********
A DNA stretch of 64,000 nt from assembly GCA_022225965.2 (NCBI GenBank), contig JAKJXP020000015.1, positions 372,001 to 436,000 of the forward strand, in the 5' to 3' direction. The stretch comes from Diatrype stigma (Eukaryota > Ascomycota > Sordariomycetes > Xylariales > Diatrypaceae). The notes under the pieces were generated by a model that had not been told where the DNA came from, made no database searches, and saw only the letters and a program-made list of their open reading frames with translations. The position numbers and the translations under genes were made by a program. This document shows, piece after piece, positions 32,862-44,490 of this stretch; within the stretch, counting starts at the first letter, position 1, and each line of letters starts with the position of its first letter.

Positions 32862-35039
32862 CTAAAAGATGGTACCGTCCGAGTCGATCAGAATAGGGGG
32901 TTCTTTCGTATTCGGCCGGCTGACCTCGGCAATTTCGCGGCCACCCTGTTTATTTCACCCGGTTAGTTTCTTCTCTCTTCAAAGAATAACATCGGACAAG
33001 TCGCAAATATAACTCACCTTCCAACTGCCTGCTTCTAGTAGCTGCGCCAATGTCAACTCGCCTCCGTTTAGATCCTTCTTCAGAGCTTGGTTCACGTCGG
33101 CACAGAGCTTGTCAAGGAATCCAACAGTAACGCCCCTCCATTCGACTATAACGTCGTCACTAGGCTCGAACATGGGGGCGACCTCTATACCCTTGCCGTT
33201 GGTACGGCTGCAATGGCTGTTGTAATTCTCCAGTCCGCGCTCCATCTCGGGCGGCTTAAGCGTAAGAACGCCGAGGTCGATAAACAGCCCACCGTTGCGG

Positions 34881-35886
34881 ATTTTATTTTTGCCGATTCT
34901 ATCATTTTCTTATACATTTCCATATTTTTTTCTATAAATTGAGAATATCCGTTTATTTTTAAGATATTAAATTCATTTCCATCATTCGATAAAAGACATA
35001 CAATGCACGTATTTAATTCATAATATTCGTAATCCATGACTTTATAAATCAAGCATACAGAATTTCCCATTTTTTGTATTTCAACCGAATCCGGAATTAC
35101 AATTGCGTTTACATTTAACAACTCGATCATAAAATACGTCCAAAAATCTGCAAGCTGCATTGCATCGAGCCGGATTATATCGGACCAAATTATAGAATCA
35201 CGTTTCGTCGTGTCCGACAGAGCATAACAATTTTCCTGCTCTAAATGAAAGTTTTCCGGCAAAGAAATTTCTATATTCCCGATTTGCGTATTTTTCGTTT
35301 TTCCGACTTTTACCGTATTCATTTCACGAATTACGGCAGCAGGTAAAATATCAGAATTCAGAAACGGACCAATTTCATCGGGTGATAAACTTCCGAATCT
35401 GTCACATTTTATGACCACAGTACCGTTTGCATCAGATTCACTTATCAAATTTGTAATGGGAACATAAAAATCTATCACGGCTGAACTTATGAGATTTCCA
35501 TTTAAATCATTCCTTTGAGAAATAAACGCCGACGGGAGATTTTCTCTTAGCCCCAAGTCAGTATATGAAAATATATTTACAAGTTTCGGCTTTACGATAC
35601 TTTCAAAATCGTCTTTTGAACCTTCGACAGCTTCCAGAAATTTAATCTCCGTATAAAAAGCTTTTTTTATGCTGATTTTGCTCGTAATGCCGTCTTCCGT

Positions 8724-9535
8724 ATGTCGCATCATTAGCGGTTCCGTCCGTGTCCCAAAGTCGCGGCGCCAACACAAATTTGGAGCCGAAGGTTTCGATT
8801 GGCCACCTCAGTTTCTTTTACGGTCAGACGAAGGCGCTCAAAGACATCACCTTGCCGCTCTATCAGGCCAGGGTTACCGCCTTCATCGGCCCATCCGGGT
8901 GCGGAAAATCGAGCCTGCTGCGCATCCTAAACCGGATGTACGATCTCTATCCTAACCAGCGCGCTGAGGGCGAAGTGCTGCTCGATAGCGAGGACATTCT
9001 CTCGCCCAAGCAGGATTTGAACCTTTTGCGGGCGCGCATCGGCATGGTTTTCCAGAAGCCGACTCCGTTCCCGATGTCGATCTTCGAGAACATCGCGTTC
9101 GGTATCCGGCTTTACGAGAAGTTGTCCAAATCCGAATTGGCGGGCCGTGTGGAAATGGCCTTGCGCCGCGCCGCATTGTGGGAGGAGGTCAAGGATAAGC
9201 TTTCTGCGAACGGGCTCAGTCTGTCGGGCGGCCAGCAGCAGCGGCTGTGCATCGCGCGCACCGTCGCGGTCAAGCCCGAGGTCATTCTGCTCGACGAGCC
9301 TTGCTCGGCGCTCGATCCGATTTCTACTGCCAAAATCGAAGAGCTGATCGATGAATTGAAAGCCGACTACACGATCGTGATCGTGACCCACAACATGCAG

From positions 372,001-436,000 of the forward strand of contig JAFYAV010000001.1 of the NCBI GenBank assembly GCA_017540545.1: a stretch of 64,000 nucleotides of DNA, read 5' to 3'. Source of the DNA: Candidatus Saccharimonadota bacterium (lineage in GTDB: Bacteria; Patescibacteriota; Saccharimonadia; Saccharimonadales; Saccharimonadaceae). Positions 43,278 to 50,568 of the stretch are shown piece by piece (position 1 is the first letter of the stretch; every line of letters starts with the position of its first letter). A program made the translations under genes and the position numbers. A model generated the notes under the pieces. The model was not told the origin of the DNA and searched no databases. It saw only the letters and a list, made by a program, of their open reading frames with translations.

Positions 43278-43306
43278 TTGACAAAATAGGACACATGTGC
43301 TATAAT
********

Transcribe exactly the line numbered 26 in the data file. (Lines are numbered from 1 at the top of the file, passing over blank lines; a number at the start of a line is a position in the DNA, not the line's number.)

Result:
From positions 372,001-436,000 of the forward strand of contig JAFYAV010000001.1 of the NCBI GenBank assembly GCA_017540545.1: a stretch of 64,000 nucleotides of DNA, read 5' to 3'. Source of the DNA: Candidatus Saccharimonadota bacterium (lineage in GTDB: Bacteria; Patescibacteriota; Saccharimonadia; Saccharimonadales; Saccharimonadaceae). Positions 43,278 to 50,568 of the stretch are shown piece by piece (position 1 is the first letter of the stretch; every line of letters starts with the position of its first letter). A program made the translations under genes and the position numbers. A model generated the notes under the pieces. The model was not told the origin of the DNA and searched no databases. It saw only the letters and a list, made by a program, of their open reading frames with translations.